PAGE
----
1st Edition

Frontiers of Identity The British and the Others

By Robin Cohen Copyright 1994

    Originally published in 1994, this book considers one of the enduring themes of social science. How is a national identity forged and sustained? How does it change over time? Who is included in the body politic and who is socially excluded? How do the established population, opinion-makers and politicians react to more marginal people, including long-spurned minorities and recent migrants?

    This original analysis shows how the British as a people are constantly defined and redefined through their interactions with several ‘frontiers of identity’, namely Celts, expatriates, Americans, Europeans, citizens of the Commonwealth and more crucially with ‘aliens’. The alien-British relationship is particularly loaded with uneasiness, aversion and hostility. ‘Aliens’ a category created by what the author calls ‘the frontier guards’ of British identity, are frequently deported or detained. Their sanctuaries are invaded, their legal and humanitarian claims for asylum minutely examined and often denied. This searching exploration of these processes shows how the meaning of who one is depends crucially on who one rejects.

    Drawing on a wealth of historical scholarship, research compiled at the time of the original publication and contemporary social theory and now reissued with a new Preface this book exposes the unstated assumptions and hidden meanings in the relationship between the ‘British’ and ‘the others'. It uncovers how the British and their rulers seek to reshape their national identity in a difficult period of post-imperial adjustment, relative economic decline and the European integration of the 1990s.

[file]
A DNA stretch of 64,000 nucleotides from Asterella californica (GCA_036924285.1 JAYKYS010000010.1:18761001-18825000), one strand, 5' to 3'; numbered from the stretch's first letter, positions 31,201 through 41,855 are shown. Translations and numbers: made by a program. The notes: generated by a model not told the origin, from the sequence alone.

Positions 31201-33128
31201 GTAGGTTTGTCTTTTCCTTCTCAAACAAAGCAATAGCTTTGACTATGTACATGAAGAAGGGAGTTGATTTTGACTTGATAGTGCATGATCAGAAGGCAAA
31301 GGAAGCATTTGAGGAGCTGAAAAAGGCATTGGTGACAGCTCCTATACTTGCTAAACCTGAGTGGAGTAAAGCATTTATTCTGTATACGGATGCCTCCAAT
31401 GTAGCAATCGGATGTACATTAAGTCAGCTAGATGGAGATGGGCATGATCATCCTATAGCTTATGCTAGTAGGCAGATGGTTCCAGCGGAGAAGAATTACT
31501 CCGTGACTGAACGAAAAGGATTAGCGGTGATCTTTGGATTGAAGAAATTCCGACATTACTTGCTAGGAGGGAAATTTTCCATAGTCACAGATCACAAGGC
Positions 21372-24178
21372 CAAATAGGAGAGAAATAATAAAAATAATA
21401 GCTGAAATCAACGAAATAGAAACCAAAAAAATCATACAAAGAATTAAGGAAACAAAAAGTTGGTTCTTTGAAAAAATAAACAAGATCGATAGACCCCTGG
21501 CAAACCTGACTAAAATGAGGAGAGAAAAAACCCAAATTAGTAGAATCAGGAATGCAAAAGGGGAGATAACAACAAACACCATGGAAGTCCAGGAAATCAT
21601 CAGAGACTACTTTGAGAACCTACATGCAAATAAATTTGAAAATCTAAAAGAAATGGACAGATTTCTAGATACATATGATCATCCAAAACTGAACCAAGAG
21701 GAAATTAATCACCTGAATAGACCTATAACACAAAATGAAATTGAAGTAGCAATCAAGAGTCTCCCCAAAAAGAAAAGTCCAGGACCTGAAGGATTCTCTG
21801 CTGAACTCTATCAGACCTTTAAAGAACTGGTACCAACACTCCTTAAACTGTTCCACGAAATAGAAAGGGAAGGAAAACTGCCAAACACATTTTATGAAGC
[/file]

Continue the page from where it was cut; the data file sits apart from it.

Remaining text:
The book will be of use to students of sociology, politics, history and European studies.

    Introduction. 1. Six Frontiers of a British Identity 2. Expulsions and Deportations: The Practice of Anthropemy 3. Asylum: The Shrinking Circle of Generosity 4. The Detention of Aliens and Asylum-Seekers 5. Sanctuary and the Anti-Deportation Movement 6. Inclusion and Exclusion: Britain in the European Context 7. Theoretical Implications and Conclusion.


    Robin Cohen is Emeritus Professor of Development Studies at the University of Oxford. For the first decade of his academic career, he worked on comparative labour issues. His books included Labour and Politics in Nigeria (1974) and the co-edited collections The development of an African working class (1975), International Labour and the Third World (1987), African Labor History (1978) and the current title, Peasants and Proletarians. He subsequently wrote on the themes of migration, globalization and diasporas. His best-known work is Global diasporas: An introduction (3rd edition, 2022).

    Review of original edition of Frontiers of Identity:

    ‘While objectivity is ensured with the use of an extensive and balanced range of sources, and by Cohen’s fabulous control of the language, the author’s deep concern about recent trends of exclusion is never far from the surface’ Khalid Koser, New Community 21 (2).

    'The notion that we only have an identity by defining ourselves as something we are not, is a key theme in the analysis and serves to inform the vast bulk of this work which is well-written and carefully analysed.' Kenneth Christie, Australian Journal of Political Science, 32 (3) 1996.

    '[Is] Europe going to maintain its generosity [to outsiders]? Robin Cohen's passionate and detailed book, concentrating on the British case casts much light on this question. Cohen's book opens with a brilliant chapter on the components of British identity.' John A. Hall, Sociology, 30 (10) 1996.

    'Robin Cohen pints out the 'Celtic Fringe' marks one of those fuzzy frontiers of Britishness: "for the English, the boundary is marked by irresolution, uncertainty, incongruity, derogation or humour"' Bernard Deacon, International Journal of Regional and Local History, 5 (2) 2009.